Hacking The Amazon Dash Button To Record Whatever You Want

amazon dash button

We’re still not too sure if the Amazon Dash button is a brilliant marketing and advertising ploy, or is just downright stupid. But what we do know, is for $5, it’s a lot of hackable tech that could be used for more… useful purposes. The big A sells these dash buttons for one purpose — you push the button and whichever product is assigned to it shows up on your doorstep in a few days. [Ted Benson] wanted them to do more than that so he turned a few dash buttons into a way of tracking his baby’s health!

Apparently, data acquisition of your baby’s wake-up times and poops is useful to identify health patterns. [Ted] tried using some phone apps to keep track of this stuff, but found it would be a lot easier if there was just a big button on the wall or something… which is where he got the idea to make use of the Amazon Dash button.

It’s actually really simple to do. Buy the dash button, do the setup with Amazon… but don’t do the final step: selecting the product you want to order. If you don’t select anything, you won’t order anything…

dash bannerThe beauty of the dash button is that it’s designed to save power, which means it only turns itself on when you press the button.

Every time it boots up it has to reconnect to your WiFi network. This is a terribly simple thing to track and record using a simple Python script.

Record the MAC address of each dash button, and all you have to do is sniff the WiFi network for the ARP probe that gets sent out by the button! It’s so simple, you can pretty much copy and paste the code from [Ted’s] blog and do it yourself. Think this isn’t useful to you? Human fingers aren’t the only way to push buttons — rig this up mechanically or electrically and you can easily record recurring events.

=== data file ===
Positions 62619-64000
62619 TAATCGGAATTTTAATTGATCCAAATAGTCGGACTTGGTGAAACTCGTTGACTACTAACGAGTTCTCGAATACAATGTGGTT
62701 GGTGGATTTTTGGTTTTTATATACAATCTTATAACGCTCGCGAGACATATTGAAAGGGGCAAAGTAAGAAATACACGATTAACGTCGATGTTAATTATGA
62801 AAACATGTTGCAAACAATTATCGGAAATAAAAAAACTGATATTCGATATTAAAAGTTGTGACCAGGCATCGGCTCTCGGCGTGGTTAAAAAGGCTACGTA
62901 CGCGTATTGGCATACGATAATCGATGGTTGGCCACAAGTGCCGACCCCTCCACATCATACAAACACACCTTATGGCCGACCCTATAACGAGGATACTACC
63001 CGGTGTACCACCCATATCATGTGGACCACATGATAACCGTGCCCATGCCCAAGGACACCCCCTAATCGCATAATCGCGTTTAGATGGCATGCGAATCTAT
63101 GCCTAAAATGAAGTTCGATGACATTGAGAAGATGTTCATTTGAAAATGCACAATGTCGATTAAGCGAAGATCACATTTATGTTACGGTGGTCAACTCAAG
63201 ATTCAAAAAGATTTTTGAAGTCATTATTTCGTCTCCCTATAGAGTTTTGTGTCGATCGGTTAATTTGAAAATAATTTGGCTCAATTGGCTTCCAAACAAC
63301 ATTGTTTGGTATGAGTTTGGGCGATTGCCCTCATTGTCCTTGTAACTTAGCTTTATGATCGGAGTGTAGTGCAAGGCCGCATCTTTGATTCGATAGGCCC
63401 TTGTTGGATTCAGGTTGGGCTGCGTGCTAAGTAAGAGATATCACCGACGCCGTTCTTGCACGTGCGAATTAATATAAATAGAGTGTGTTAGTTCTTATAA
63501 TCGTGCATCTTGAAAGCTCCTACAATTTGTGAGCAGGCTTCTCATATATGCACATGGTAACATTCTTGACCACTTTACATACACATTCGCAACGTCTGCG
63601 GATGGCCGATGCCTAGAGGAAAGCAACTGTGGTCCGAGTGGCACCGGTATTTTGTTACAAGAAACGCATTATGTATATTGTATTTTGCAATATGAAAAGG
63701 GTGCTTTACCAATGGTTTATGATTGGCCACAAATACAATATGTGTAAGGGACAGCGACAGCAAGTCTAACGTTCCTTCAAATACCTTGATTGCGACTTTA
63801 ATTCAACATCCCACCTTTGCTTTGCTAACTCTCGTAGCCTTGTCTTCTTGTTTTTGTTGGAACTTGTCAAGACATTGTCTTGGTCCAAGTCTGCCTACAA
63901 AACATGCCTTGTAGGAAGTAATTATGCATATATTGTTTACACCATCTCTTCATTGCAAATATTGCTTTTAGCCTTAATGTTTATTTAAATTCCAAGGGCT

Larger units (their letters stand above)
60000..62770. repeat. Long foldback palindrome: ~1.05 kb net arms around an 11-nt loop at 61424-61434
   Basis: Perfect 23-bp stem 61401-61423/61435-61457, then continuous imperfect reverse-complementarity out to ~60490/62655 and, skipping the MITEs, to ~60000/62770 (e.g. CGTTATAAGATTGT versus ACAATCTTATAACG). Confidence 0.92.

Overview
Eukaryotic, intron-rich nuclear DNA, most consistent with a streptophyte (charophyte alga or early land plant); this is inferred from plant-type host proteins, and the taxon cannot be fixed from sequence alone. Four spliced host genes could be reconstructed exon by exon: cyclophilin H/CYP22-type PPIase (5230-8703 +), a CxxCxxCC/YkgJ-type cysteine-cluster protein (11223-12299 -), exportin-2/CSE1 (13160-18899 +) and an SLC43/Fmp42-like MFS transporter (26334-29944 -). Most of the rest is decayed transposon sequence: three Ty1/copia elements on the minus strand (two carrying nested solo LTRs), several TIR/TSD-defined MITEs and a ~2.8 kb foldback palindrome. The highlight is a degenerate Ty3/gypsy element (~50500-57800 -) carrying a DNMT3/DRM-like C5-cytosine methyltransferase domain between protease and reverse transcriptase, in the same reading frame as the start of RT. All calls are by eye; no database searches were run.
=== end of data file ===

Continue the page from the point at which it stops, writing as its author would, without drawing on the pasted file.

And for more information about the tech inside the Dash button? Check out our Dash button tear down coverage.

42 thoughts on “Hacking The Amazon Dash Button To Record Whatever You Want

  1. neat! about a 5-10 second delay. if it’s full wifi range, use it for ‘new mail in the mailbox’ (with a light sensor tacked onto the button)… I kind of want to see all the home automation/tracking things this might be good for.
    cat/doggie door activated, front door opened/closed,
    $5 seems like cheaper solutions than other options for home tracking/automation triggers.

      1. The ESP8266 is certainly cheaper, but once you add on a battery, button, enclosure, and the effort of setting it up to be as power efficient as this, I doubt you’ll be saving much.

        1. I dunno, most of the power saving is from being off most of the time. That wouldn’t be hard to rig up with a button, maybe a transistor driven by the ESP’s CPU to supply / cut the power through. The button just bridges the transitor for long enough for the ESP to start up and raise it’s transistor. Then drop it after the job’s done, back to the start.

          The Dash does have some sort of expensive primary cell powering it. So probably you wouldn’t save very much money. But the power wouldn’t be much difficulty.

        1. sam says:
          August 10, 2015 at 9:06 am